This is a callback to the evaluand, which provides the appropriate Evaluator itself.

(A final remark: I know, you would have expected the SeemsEvaluator to be attached to the Operator "is". But "seems", imho, recalls more its imperfect nature. If you don't like it, just attach the Evaluator to a different Operator.)

2. Evaluates

"Seems" has a dual Operator/Evaluator: "Evaluates". It allows to write rules using the pattern:
   Type( $f : evaluator ~evaluates value  )
which includes
   Evaluator( this ~evaluates value  )

The (unary) Evaluator must be the pattern object itself, or can be stored in a field.
Again, "evaluates" feeds the result of the right expression to the left Evaluator and returns the result.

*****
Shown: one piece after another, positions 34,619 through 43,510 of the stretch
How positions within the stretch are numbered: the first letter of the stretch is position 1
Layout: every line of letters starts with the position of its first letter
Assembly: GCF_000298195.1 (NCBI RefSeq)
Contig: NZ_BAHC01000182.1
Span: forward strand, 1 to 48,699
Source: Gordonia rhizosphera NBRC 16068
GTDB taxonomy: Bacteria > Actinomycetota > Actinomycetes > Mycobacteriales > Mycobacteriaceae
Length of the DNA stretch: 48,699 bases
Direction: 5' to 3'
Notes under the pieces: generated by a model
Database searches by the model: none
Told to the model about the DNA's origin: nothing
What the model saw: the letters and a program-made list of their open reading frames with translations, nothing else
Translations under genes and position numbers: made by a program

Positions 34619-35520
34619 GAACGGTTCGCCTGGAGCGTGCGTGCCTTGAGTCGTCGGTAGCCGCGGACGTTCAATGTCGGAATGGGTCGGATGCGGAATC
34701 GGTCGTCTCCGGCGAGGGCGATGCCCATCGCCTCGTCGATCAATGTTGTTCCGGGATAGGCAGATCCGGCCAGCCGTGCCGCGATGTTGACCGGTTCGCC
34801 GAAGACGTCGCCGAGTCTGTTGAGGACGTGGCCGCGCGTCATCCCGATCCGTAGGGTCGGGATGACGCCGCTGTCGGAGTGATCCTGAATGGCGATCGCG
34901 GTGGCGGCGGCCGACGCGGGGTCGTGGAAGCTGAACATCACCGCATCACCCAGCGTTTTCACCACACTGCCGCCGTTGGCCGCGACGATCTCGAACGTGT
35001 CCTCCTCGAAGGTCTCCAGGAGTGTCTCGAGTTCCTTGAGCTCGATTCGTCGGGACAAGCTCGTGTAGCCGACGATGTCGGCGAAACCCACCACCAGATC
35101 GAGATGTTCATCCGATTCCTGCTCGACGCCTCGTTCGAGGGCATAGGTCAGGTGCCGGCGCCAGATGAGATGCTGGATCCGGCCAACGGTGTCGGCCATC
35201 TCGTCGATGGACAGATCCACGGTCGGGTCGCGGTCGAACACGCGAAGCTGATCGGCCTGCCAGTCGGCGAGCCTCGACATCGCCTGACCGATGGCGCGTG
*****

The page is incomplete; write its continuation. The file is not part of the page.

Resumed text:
-- thanks to Edson Tirelli for some precious advice on how to improve this post!


Tuesday, May 26, 2009

Imperfect Evaluations

This is my first technical dive into Drools Chance and is a follow up to my posting "Take your Chance".

The first step in adding imperfection to a rule is to give up its "boolean" nature. Consider again the example:
$r : Room ( $temp : temperature > 25 )  //r1 

The (literal) restriction on the field temperature wraps an Evaluator, '>' in this case, which is responsible for comparing the actual value $temp to the literal value 25. Of course, assuming that the bean $r models a known Room with a precise thermal sensor...

1) Imperfect Data
In a more realistic scenario, all you have is an imprecise and unreliable sensor: a simple real number is hardly adequate to model the measured value. One could take a measurement error into account, or maybe a "reliability" value if sensors tend to fail and return inconsistent values. To store all the information, one could define a simple bean:

declare UnreliableTemperatureMeasure
mean : float [-20..60]
error : float [0..10]
reliability : Percentage [0..1]